- cosmo313, Thursday, May 23, 2013

3 stars

This is pretty much Planes, Trains, and Automobiles for a new generation, except this film is quite as funny or well-made. It's not a remake of that film, so much as it is a take on that film's general concept. With this one though, just swap out Thanksgiving for the birth of a child, and take away the trains (well, there are cameos, but that doesn't quite count). Downey Jr is the straight man, Galifianakis is the obnoxious (big emphasis there) but well meaning (we hope) comic relief, and joining them are a number of nice little cameos, with one of the best being from Juliette Lewis, although Foxx is not bad. I like Michelle Monaghan, but could have used more of her. I feel that way about her career in general, though. There are some laughs, but I never found this film to really be hilarious. There are some serious, dramatic, and even legitimately touching moments, but overall, tonally this film is inconsistent. PTA was a little mean spirited besides heart warming and hilarious, but it also felt more convincing, and the changes in tone and character were earned. This film doesn't quite get there. It sure tries though. I think the main thing is that this film had a lot of potential, but, to tie in with the film's plot, it's a bit premature. The script could have been retooled and some of the story elements could have been reworked to get the audience to care just a tad more, and have it stick. I did like the performances though, because those were decent, although Galifianakis did get on my nerves, which doesn't really ever happen. Maybe I'm just tiring of his shtick. Some of the film's big moments are cool ,but some are maybe just a little too over the top or ludicrous. All in all, I can't bring myself to give this a mild recommendation, even though I didn't find the viewing experience of it to be unenjoyable. I actually do sort of recommend it though, like mostly if it's on cable or something. Otherwise, it's not really a film that must be seen.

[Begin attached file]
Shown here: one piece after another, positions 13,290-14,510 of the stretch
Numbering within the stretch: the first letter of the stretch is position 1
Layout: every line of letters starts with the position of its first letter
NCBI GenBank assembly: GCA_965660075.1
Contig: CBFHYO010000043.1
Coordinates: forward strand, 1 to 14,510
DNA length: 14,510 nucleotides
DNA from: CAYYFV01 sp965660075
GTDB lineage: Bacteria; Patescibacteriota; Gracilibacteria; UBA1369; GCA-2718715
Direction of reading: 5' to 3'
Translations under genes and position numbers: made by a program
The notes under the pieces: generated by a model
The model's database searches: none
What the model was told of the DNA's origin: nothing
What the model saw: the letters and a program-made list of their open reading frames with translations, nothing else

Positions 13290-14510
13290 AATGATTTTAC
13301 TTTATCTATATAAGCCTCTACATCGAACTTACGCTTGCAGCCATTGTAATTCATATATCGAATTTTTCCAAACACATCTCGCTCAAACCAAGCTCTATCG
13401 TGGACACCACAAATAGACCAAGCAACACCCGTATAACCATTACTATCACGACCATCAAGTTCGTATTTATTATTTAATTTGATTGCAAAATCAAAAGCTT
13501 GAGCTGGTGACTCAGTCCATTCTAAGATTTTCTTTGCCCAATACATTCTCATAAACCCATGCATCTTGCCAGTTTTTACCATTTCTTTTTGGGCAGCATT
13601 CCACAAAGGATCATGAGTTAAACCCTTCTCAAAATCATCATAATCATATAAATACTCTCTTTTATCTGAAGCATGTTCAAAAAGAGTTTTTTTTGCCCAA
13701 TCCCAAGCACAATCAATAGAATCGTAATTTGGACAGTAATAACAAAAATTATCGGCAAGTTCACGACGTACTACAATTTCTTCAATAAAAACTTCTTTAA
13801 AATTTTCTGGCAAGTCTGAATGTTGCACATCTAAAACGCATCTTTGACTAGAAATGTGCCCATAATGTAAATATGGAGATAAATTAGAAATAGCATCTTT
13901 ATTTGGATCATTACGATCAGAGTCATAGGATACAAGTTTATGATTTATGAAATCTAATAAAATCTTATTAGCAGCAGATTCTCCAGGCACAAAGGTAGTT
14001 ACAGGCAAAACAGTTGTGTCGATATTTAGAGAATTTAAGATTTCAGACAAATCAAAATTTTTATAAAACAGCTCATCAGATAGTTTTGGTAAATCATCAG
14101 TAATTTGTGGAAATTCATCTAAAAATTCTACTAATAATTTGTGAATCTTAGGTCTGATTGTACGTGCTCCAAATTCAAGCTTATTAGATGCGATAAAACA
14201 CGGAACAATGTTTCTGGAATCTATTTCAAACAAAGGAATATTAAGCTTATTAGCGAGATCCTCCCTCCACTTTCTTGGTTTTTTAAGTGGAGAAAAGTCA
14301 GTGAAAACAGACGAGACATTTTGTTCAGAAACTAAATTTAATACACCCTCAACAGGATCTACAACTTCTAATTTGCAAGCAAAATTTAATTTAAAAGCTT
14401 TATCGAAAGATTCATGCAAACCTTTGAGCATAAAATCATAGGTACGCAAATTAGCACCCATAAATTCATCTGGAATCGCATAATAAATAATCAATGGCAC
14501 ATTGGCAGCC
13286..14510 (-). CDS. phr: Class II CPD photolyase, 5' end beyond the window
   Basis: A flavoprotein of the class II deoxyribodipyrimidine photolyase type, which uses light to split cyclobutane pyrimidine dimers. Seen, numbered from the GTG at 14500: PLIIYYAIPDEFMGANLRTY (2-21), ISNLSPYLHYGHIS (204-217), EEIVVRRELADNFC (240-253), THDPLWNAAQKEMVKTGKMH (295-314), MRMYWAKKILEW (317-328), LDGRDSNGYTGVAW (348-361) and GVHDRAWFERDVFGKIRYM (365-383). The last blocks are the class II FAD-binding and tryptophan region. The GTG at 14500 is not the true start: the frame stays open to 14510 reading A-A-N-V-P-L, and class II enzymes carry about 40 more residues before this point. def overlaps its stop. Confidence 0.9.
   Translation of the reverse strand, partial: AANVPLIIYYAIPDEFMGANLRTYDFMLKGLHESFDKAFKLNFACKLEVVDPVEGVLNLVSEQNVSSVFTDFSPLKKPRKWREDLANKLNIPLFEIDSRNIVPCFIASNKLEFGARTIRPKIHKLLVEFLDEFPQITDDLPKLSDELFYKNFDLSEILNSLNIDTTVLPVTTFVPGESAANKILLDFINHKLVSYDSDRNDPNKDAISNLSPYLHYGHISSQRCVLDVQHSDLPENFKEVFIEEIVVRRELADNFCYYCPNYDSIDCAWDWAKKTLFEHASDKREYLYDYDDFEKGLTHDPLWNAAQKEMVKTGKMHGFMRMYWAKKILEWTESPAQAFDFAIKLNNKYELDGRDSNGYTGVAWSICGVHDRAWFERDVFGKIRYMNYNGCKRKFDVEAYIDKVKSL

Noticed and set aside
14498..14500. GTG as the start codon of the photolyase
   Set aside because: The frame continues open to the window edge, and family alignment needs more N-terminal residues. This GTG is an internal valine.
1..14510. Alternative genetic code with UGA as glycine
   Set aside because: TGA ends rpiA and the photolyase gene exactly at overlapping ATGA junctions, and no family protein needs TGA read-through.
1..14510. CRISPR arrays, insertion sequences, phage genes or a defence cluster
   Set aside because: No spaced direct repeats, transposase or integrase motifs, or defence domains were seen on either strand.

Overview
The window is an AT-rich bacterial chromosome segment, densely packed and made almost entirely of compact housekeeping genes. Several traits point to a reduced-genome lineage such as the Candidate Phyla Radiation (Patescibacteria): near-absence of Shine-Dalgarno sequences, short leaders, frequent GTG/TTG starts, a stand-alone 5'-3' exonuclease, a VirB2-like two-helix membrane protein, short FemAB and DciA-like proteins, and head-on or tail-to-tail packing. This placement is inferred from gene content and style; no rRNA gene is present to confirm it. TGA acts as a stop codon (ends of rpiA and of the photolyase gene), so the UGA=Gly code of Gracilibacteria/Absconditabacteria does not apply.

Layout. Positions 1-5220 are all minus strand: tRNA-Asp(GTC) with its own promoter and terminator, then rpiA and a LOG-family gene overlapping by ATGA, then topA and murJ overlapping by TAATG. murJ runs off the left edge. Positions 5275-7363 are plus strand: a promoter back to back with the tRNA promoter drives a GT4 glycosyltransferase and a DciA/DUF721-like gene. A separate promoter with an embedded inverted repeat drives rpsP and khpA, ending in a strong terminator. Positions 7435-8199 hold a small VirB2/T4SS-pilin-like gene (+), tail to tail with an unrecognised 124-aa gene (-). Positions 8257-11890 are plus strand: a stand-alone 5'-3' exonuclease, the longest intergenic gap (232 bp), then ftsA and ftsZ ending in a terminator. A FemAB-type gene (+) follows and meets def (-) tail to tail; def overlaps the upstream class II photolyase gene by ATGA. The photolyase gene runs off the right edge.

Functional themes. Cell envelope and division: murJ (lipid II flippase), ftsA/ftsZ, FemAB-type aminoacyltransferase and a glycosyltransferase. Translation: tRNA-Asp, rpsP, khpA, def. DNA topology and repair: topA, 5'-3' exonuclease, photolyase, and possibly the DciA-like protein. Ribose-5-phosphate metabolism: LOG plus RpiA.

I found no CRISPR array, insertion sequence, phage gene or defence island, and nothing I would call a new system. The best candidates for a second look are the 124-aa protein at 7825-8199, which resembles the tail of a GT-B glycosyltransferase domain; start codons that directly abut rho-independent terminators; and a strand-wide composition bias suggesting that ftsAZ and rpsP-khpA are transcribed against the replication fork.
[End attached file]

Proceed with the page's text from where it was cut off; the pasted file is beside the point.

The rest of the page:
- cosmo313, Thursday, May 23, 2013

4 stars

Zach Galifinakus and Robert Downey Jr work off perfectly hand in hand with the comedy and the whole movie was full of unexpected moments that made it more funny every second of the film

- skeletonking101, Monday, June 10, 2013